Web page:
Baltimore Fiddle Fair

​While we can’t quite claim that the planets and stars are aligning ahead of Celtic Connections’ final weekend, tomorrow does mark both a rare celestial event and an ancient Celtic pagan festival, so the auguries do appear suitably auspicious. The moon tomorrow night will not only be full, it’s also a supermoon – technically, at ‘perigee’, i.e. its closest position to the earth, and thus 14 percent brighter than usual – a ‘blue’ moon (second full moon inside a calendar month), and in some parts of the world (though not here, sadly) a ‘blood’ moon, with a total lunar eclipse taking place and turning it red: a conjunction that last occurred in 1866. And after snow and sleet throughout the day, the night is forecast to be clear from 9pm, so the full/super/blue aspects will even be visible from Glasgow. (And probably best that it’s happening now, rather than the weekend itself: this festival’s last hurrah doesn’t need any additional lunacy.)
Sunset tomorrow also marks the start of Imbolc (pronounced ‘imulk’), the pagan/Gaelic quarter-day celebrated in Scotland and Ireland since Neolithic times, marking the halfway point between the winter solstice and the spring equinox. While two-thirds of its traditional associations – “purity, cleansing and hope” – may have little relevance amid Celtic Connections (the purity and cleansing starts next week), its celebration of the earth, and its living things, stirring into life after winter, and the return of light after darkness, seems entirely apt. And apparently tomorrow’s nasty daytime forecast is a good sign, as according to one source, “Imbolc was believed to be when the Cailleach - the divine hag of Gaelic tradition - gathers her firewood for the rest of the winter. Legend has it that if she wishes to make the winter last a good while longer, she will make sure the weather on Imbolc is bright and sunny, so she can gather plenty of firewood. Therefore, people would be relieved if Imbolc is a day of foul weather, as it means the Cailleach is asleep and winter is almost over.”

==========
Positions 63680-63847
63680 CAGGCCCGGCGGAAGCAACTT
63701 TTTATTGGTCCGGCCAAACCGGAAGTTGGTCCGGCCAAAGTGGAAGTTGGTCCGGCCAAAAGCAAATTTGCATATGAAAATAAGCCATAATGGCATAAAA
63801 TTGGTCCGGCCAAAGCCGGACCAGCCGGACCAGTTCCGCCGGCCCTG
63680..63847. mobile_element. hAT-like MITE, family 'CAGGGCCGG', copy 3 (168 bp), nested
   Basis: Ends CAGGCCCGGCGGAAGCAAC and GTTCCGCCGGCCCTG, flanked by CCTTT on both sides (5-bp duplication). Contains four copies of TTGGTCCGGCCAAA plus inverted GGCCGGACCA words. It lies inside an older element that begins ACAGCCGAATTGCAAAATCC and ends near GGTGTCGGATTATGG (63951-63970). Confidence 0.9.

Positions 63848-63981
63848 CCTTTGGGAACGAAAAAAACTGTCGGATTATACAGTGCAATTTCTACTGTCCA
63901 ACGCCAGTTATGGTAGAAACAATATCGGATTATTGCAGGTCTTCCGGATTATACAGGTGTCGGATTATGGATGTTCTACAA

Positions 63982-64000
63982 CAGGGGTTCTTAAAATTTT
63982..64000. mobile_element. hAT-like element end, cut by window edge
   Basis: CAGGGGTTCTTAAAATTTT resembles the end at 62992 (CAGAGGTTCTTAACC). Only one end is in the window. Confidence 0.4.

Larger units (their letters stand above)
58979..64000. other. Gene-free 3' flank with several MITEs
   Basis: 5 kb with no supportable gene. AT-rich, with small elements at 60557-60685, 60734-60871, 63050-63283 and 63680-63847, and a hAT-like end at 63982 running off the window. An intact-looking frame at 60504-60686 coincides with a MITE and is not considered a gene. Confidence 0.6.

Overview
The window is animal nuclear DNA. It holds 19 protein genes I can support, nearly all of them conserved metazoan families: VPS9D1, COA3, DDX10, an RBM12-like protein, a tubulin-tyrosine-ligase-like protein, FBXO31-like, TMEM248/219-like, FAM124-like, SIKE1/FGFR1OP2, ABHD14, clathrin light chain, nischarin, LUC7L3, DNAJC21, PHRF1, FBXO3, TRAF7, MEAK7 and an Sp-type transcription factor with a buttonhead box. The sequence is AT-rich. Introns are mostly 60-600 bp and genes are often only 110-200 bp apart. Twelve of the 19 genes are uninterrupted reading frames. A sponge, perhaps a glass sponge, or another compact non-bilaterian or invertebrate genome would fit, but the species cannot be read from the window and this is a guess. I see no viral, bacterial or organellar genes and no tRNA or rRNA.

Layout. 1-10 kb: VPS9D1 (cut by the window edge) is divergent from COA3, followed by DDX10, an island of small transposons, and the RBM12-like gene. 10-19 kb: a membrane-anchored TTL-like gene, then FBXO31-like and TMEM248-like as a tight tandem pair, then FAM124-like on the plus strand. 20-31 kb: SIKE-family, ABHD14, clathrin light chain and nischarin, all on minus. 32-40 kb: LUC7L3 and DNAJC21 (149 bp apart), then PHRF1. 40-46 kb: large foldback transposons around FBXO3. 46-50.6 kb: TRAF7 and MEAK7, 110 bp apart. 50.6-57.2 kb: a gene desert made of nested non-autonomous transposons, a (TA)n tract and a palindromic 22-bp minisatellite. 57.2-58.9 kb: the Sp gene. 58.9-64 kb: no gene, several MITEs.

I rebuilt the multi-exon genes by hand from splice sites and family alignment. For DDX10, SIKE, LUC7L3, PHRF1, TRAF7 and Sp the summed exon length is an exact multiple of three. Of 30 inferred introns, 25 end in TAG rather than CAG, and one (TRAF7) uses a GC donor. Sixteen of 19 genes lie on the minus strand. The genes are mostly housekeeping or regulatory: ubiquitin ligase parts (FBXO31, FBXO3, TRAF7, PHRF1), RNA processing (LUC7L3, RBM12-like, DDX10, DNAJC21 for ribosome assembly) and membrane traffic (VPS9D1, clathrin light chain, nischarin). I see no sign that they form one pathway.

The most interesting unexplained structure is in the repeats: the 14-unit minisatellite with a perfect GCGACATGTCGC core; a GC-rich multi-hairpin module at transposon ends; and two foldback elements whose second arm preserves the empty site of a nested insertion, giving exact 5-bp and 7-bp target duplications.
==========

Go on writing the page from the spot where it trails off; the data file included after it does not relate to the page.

In similar vein, there’s even a school of thought that links Imbolc to the US tradition of Groundhog Day, as it’s a customary time for weather divination, when people would watch to see if hibernating animals emerged from their winter dens. Anyway, if you needed any further excuse for celebrating tomorrow – there you have it.
There was certainly a celebratory atmosphere on one of today’s flights from Dublin to Glasgow, as singer Aoife Scott reported earlier, complete with photo) ahead of her show tomorrow with Kate Rusby: “Ya know it's Celtic Connections week when half the tiny plane to Glasgow is musicians!! (Spot the curly headed Declan O Rourke and Jack Maher in the back! Dermot Byrne and John Doyle somewhere else on the plane!) The gang’s all here now, too, for this year’s two Transatlantic Sessions show, with Danny Thompson’s unmistakably massive white double bass case, containing his precious Victoria, spotted in the Holiday Inn lobby a couple of days back, and co-ringleader Jerry Douglas having flown in with Grammy nominees The Secret Sisters earlier today: rehearsals start tomorrow.
One show that may have flown beneath your radar thus far is Thursday’s celebration of the Baltimore Fiddle Fair, a small but perfectly formed gathering in west Cork which is even older than Celtic Connections, having started in 1992. When he’s not serving as a vital festival linchpin in Glasgow, as Celtic Connections’ production manager, it’s run by our dear friend Declan McCarthy, and Thursday night’s line-up – as well as the previously announced duos of Liam Flanagan & Derek Hickey, with Cormac & Cliodhna Begley - features Martin Hayes and Dennis Cahill, Aly Bain and Phil Cunningham, and the super-trio of Michael McGoldrick, John McCusker and John Doyle.